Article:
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NSF injured from parachute training incident: What we know so far

NSF injured from parachute training incident: What we know so far

File photo of the soldiers parachuting during the Basic Airborne Course in October 2013. (Photo: Facebook/MINDEF)

SINGAPORE: The incident that led to PTE Joshua Quek suffering a cervical spine injury during a static line parachute jump in Taiwan was the first such case resulting in serious injury, Defence Minister Dr Ng Eng Hen said in a written parliamentary reply on Monday (Jan 6) to Workers' Party (WP) chief Pritam Singh.

Mr Singh had asked for the facts and interim findings surrounding the Dec 18 incident in Taiwan involving the 21-year-old full-time national serviceman.

In his reply, Dr Ng provided details of the incident:


On Dec 18 2019, PTE Joshua Quek Shou Jie, a 21-year-old full-time national serviceman, was taking part in a night static line parachute jump as part of his Basic Airborne Course in Taiwan. 

This activity - which is part of standard airborne training conducted by militaries - sees jumpers’ parachutes attached to the aircraft by means of a cord called a ‘static line’. 

When they jump out of the aircraft, this static line becomes taut, causing the parachutes to deploy automatically.

Such jumps are aimed at teaching servicemen the fundamentals of parachuting for combat deployment, Dr Ng said.

The SAF conducts about 6,000 static line parachute jumps every year and since its inception in 1974, approximately 27,000 trainees have graduated, the minister said in his response.

READ: NSF sustains spine injury during unilateral parachute training in Taiwan, says MINDEF


PTE Quek had completed the previous four static-line jumps successfully, Dr Ng said.

It was during his fifth and final jump for the course that the incident occurred. 

According to the findings, as he exited the aircraft, PTE Quek faced "static line interference" where the static line swept across his neck.

This is a known risk for such jumps and occurs when the line is too slack, resulting in interference with the jumper's exit. 

Preliminary findings suggest that the static line was not pulled taut as required and interfered with PTE Quek’s exit from the plane, resulting in the neck injury. 

Detailed investigations are still being conducted to determine why this occurred and if PTE Quek received adequate supervision during his jump.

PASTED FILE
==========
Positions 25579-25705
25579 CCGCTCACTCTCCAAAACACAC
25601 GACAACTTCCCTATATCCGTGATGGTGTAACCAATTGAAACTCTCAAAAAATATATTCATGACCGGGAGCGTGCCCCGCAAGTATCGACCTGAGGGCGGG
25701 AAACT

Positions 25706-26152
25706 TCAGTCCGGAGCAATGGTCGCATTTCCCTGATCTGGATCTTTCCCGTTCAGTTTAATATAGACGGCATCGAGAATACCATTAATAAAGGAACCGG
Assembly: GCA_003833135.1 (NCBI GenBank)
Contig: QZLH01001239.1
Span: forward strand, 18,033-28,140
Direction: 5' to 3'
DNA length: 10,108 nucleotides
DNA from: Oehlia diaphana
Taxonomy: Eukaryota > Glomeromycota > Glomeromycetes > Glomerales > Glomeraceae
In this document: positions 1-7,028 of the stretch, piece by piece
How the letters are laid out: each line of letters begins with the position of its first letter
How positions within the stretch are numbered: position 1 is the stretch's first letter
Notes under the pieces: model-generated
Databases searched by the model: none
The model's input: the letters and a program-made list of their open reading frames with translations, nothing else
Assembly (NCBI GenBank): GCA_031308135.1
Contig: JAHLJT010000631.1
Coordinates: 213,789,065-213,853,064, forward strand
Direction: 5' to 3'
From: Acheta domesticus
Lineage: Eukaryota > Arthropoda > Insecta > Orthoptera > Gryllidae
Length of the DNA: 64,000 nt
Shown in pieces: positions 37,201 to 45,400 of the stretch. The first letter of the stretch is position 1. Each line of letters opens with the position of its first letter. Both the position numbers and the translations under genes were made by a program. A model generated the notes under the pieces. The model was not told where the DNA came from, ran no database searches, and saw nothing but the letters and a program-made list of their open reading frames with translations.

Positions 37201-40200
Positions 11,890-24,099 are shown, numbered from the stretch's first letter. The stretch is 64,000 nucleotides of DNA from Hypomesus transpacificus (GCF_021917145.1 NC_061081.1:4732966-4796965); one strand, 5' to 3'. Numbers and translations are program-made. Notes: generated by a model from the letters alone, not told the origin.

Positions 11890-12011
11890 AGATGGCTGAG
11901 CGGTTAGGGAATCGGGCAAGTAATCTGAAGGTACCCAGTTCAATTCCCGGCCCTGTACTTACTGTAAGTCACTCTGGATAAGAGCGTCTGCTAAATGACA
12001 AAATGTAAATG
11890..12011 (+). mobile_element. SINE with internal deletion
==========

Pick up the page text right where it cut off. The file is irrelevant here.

READ: NSF injured during Taiwan parachute training undergoes successful second operation, says MINDEF


Though PTE Quek was able to successfully land within the designated landing area, he sustained injuries to the neck during the jump.

He was attended to immediately by a Singapore Armed Forces (SAF) medical officer, before being evacuated by ambulance to the nearest tertiary hospital.

At the hospital, a Magnetic Resource Imaging (MRI) showed a cervical spine injury. 

PTE Quek’s family was informed of the incident on the night of the incident and his mother was flown to the hospital the next day. His father and brother joined him a few days after.

On Dec 19, PTE Quek went through a successful surgery to alleviate the pressure on his spine, with a second surgery two days later (Dec 21) to stabilise his cervical spine also completed without complications. 

He is still in the Intensive Care Unit for observations. 

His family was informed of the incident on the day it occurred, and his mother was flown to the hospital on Dec 19, Dr Ng said adding that his father and brother joined him a few days after.

SAF personnel are at the hospital to provide PTE Quek and his family with support, including medical, counselling and logistical help.

Dr Ng said the injury sustained by PTE Quek had caused neurological deficits, including weakness of his upper and lower limbs. 

While he has partially recovered some of his motor functions since the second surgery, PTE Quek requires continued rehabilitation and physiotherapy for long term recovery and to reduce the damage from the injury.
"Currently, he is able to breathe on his own, conscious and alert and able to talk with his family," said Dr Ng. 


Dr Ng said in Parliament that a formal Board of Inquiry (BOI), supported by the SAF Inspector General’s Office (IGO), has been formed by the Army for a full investigation of this incident. 

All static line parachute jumps have been suspended pending the board's findings.

The BOI is responsible for ascertaining the "detailed circumstances and possible contributory factors" for the incident.

"It will examine all existing safety processes and procedures, whether they were adhered to and recommend areas for review and enhancement where needed," said Dr Ng, adding static line parachute jumps will only resume when its recommendations have been implemented.

Source: CNA/az(mn)


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